Sramana Mitra: Let’s start by having you introduce yourself as well as the company Avatier.
Nelson Cicchitto: I’m the CEO of Avatier Corporation. We’re seamlessly redefining the identity in the access management space.
Sramana Mitra: Let’s give our audience an overview of the ecosystem and the identity management space. We cover this space quite a bit. We cover companies like Okta and Ping identity for a long time and other companies in that ecosystem.
I’d love to start with an ecosystem map of how you view the ecosystem and where you position yourself within that space.
Nelson Cicchitto: If we back up prior to Okta, Ping Identity and the other solutions out there, there are now limited legacy cloud applications. Let’s back up even further. Everybody used to deliver the software and they built their identity management platform.
The traditional vendors including Avatier would deliver a software package and people would install that on servers and build load balancers and try to make a secure on-premise solution.
In 2010, we saw the emergence of cloud-only vendors. Okta has the log-in capabilities and is hosting this technology in the cloud. In 2017, companies tried to come up with a hybrid type of solution where one of their products runs on premise and another on the cloud and you end up with a watered down version of the cloud solution.
An example outside of the industry would be QuickBooks. QuickBooks on premise or desktop version was very rich. Quickbooks on the cloud was lacking a lot of those features.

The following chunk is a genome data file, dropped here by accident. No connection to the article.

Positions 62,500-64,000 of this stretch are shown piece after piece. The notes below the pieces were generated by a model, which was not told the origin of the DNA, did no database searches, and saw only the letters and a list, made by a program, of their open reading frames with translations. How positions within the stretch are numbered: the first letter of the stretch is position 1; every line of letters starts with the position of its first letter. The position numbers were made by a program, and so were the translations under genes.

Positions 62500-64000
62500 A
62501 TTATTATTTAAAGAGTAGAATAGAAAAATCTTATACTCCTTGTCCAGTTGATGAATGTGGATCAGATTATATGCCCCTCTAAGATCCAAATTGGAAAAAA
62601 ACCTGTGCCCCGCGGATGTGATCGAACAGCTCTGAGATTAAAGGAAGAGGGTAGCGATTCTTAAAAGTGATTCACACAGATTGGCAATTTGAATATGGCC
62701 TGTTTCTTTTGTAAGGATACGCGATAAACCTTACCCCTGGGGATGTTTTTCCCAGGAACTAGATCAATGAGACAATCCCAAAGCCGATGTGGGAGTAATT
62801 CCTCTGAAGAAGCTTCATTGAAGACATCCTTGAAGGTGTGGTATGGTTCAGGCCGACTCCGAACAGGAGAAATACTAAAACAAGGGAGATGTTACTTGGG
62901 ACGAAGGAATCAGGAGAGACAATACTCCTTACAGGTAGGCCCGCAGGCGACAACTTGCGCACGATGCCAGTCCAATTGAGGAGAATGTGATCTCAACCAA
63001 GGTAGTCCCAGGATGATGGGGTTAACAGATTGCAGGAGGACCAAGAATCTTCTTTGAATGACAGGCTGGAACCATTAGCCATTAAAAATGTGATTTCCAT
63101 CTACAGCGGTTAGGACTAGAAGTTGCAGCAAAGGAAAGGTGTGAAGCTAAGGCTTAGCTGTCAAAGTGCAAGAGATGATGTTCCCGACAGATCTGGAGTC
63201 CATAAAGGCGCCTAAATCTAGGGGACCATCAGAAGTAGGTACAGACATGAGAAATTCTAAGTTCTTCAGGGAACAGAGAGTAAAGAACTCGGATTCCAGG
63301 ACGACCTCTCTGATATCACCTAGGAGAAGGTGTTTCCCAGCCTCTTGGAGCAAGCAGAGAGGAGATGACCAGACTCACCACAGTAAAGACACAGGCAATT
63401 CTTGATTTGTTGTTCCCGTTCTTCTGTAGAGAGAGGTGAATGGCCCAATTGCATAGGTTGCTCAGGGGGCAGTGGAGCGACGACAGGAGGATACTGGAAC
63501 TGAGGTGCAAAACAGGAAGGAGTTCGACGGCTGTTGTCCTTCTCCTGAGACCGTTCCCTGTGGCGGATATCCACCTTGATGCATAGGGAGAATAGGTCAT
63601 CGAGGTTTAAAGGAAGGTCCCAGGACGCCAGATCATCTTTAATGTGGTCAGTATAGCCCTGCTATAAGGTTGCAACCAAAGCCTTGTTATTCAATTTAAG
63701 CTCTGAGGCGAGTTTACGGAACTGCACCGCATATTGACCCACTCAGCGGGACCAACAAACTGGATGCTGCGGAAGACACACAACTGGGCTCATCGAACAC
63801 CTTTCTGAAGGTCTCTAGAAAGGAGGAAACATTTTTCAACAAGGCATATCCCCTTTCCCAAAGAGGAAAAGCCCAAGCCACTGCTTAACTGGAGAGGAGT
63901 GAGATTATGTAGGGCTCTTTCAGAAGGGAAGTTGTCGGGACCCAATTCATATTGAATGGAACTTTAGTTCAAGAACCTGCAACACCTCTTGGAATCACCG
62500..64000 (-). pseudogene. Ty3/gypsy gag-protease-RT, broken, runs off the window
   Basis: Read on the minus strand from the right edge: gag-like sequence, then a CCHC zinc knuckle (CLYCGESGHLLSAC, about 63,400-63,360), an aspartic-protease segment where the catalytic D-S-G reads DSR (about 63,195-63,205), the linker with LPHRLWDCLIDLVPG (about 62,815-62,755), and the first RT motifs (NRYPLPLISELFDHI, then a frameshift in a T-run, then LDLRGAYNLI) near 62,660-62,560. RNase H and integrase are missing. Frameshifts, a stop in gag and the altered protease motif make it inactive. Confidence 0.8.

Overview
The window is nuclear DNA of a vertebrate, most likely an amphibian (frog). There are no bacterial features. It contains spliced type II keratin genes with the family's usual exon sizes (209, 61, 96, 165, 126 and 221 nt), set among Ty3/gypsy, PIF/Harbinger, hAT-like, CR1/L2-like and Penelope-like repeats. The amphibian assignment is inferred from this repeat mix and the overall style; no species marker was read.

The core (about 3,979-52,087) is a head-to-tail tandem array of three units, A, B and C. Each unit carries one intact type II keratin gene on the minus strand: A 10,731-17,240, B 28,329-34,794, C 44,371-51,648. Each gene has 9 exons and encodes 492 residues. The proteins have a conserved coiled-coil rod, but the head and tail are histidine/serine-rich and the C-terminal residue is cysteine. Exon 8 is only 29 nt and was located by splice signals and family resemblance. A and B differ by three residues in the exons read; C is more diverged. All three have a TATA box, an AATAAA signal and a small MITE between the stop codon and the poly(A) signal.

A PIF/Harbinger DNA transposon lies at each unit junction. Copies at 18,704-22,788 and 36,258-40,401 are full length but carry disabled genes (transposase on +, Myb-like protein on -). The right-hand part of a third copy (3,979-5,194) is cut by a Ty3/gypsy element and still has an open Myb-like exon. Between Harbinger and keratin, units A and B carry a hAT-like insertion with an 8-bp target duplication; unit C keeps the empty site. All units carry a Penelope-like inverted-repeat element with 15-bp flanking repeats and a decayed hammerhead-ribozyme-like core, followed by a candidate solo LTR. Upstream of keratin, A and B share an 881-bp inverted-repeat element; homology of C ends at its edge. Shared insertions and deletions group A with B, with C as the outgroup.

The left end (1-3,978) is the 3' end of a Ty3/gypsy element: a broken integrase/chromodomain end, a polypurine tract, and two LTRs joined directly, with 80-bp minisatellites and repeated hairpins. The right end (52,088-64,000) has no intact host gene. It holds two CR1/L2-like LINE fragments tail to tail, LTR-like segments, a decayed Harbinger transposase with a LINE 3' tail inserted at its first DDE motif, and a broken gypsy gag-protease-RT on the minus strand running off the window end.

In our industry, you had companies like SalePoint that had a very good and strong solution on premise and one on the cloud that was not robust and lacked some of the features.
We looked at that trend and said that we needed to disrupt how access identity and governance is being delivered. How are single sign-ons being delivered? How do we deliver self-service password management better? When we look inward, we looked at who the leaders were in this industry – not identity and access management but in the cloud industry for providing services.
We looked at a few areas. One, Google search. We looked into what technology it was using to scale massively. We were very impressed by that. Second, we looked at Uber, the ride-share company. We looked at how it could scale so fast. When it rains, how does the company spin up more servers and be able to take more payments and send SMS texts to so many people so fast and never miss a beat? On the back-end of that, we looked at what Uber was doing, and they were implementing everything as a container. It’s dedicated and married to one particular cloud provider.
As we looked further, we looked at our third area, Netflix, which is like Uber where it is a containerized solution. It’s super hyper-scalable but its frontend can be delivered anywhere. It runs on Samsung TV and mobile devices with different operating systems. We were fascinated by its ability to run everywhere.